An Introduction to Automated Testing: Web and Mobile
So, you’d like to start your very own automated testing adventure. And decided to do that by incorporating it into the project you have a dictatorship in. Or in quality assurance, at least.
Fantastic! Excellent! Outstanding! But just a second, space cowboy – before you bravely venture into the automated testing battle against the programmer’s wildest code dreams, you must assemble an appropriate party, consisting of an adequate framework and accompanying language. It’s extremely easy to make the wrong turn and rapidly sink in the technological quicksand, rather than ascend into a higher plane of testing excellence.
First of all – know thy enemy!
Depending on the application – web or mobile – your choice of framework and language will be different… obviously! However, before you do any preparations, you must answer a very crucial, critical even, question – is it worth all that hassle.
That’s right – automating things as a whole is going to take quite some time. And in some cases, it might take a whole lot. If you’re already low on time, the project must be delivered as soon as possible, your coding skills are rusty at best and some kind of a dedicated testing environment doesn’t really exist, then adding that tiny thing called ‘automated tests’ to the whole might prove to be… problematic at best. Remember, these kinds of tests are all cool and good, but there’s not much point in butting them in when you have neither space or skill to do so. All within reason, ladies and gents!
If, on the other hand, you’re feeling pretty confident about the whole thing, and have the opportunity to do so, I’d say definitely go for it! So let’s start with the basics, shall we?
Primo – web or mobile?
While coding the tests might feel similar between these two, there are some major differences and things you should account for. When it comes to web applications, one of the most important aspects is browser compatibility (Edge, Gecko, Chromium engines…), while the difference between supported OS versions and devices is a key thing for mobile apps. As of writing this article, the most popular choices among the web testing frameworks include Selenide/Selenium, Webdriver.io or Protractor, and when it comes to mobile tests – Appium, Espresso or native tests. That being said it’s time to move into…
Secundo – the technology!
Yeah, scary thing, isn’t it? Not to worry, I got your back, bro. Depending on the technology used to develop the application, your mileage may vary:
- Protractor is the best choice for heavy Angular web applications. Selenide and Webdriver.io are more of a general usage, ‘automate-everything’ kind of frameworks.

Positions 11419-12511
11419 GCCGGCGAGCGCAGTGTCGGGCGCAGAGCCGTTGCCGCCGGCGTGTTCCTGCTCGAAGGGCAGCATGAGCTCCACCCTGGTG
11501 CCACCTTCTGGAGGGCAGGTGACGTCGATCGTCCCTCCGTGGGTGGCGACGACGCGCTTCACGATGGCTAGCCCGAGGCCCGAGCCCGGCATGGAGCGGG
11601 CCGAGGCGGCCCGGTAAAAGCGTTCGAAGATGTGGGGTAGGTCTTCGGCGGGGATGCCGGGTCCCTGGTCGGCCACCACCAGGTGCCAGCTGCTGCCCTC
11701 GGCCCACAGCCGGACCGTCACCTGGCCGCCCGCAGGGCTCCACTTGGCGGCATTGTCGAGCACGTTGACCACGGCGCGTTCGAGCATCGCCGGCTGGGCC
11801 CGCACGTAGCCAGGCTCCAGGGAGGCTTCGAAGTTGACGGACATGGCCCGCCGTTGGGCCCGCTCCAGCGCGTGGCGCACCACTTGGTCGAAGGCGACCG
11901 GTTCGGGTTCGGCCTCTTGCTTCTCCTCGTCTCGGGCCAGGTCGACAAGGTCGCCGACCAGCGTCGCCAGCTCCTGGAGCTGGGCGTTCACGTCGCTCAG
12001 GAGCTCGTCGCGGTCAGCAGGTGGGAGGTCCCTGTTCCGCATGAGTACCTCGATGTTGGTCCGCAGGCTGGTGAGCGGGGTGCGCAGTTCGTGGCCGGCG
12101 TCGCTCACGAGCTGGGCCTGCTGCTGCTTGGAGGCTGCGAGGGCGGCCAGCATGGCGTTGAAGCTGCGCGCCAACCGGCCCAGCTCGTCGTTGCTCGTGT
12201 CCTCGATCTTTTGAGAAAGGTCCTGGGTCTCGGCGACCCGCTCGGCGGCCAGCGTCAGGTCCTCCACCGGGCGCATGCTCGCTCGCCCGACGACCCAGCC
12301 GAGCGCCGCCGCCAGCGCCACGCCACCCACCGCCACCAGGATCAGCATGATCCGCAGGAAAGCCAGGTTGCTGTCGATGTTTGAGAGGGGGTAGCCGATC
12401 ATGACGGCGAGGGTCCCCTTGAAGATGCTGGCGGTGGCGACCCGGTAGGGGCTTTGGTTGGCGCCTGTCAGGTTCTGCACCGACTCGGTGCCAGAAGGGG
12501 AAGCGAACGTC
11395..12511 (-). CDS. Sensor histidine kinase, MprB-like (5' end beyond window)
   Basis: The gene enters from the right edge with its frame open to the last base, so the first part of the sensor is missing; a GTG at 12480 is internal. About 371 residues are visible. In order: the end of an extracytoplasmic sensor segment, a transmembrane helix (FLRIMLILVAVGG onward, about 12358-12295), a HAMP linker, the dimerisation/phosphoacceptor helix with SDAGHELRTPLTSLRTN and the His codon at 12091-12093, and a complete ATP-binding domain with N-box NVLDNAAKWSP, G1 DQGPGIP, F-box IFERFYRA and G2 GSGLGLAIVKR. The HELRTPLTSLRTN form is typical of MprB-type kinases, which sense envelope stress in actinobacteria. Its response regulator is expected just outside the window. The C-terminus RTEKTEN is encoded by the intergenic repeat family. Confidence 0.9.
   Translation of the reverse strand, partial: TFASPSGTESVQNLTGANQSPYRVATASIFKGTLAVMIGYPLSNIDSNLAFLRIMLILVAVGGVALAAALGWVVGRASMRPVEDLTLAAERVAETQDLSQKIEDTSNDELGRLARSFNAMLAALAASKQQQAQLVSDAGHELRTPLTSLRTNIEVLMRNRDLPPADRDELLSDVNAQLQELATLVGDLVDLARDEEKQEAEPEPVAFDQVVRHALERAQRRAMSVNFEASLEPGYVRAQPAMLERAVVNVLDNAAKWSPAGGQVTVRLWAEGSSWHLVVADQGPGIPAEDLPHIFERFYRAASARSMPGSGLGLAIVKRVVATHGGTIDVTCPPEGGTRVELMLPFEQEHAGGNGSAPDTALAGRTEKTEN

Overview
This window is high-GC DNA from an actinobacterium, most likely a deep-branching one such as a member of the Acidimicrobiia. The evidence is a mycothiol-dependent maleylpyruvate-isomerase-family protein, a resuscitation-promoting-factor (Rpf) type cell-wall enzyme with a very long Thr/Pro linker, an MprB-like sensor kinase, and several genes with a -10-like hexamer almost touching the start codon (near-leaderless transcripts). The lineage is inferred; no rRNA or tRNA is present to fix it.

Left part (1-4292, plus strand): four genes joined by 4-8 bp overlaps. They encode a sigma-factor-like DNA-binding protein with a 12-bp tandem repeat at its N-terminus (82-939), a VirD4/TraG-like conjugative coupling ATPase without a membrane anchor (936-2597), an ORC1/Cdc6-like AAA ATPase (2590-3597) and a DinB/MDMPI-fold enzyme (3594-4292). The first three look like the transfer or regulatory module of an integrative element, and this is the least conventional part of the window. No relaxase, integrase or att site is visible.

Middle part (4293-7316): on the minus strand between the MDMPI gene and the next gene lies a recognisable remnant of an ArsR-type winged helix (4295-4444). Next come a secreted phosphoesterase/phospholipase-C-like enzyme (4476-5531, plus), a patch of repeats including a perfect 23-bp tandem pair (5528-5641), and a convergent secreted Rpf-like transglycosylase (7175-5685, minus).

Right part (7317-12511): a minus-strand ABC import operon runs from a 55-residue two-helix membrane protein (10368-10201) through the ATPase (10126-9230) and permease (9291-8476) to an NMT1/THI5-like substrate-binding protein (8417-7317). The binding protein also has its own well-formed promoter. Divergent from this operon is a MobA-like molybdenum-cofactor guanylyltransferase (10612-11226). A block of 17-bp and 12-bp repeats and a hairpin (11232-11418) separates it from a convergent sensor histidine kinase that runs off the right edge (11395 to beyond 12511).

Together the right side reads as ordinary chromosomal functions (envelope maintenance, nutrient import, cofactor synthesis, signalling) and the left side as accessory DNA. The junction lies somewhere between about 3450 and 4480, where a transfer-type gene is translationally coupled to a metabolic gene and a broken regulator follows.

- Appium is a popular framework of choice when it comes to mobile applications. Espresso or XCUI/native tests are also used for more specific kind of testing (f.e. extensive UI tests in case of Espresso, or as they quote it, “concise, beautiful, and reliable Android UI test“).
Of course, that’s just the tip of the iceberg, as there’s a ton of other frameworks – choices might include Cypress, Puppeteer (both for web testing), or Detox for React mobile apps. Why am I focusing on such a small group of frameworks then, you might ask?
Well, it all boils down to the popularity, community, and support. Because let’s face it, sooner or later you will run into some kind of a problem, critical or not. When it comes to such popular frameworks, there’s a high chance someone has already found a solution to your problem, and even if that’s not the case, your question shouldn’t be hanging too long unanswered. Remember the golden rule – a friend in need is a friend indeed!
Tetrio – the language!
- Espresso is provided by AndroidX Test, courtesy of St. Google, so it’s no wonder it runs on both Kotlin and Java,
- Similarly, the pure XCUITest is Apple’s little special child, so we’re stepping into Swift territory.
Woe is me! What to do, what to do, so many choices, so little time… Tell you what, pardner – the framework and language all depends on your skill and current project. In an ideal world, you’d code the tests in the same language as the application, so you wouldn’t have to worry about the place to stash them or some code review from the developers.
But *this is the world we live in, and it’s not the case in most of the projects. So choose accordingly, choose carefully, choose tenderly, choose meaningfully. As I said before, take many factors into consideration, including your time, skills, knowledge of the platform/project, and potential support from fellow testers/developers.
Last, but not least…
Treat this information above as sort of a guide sign, with a grain of salt and a shot of tequila. Having said that, I wish you the best of luck with your automated testing endeavours! May your code be light and efficient, and time spent debugging minimal, pardner!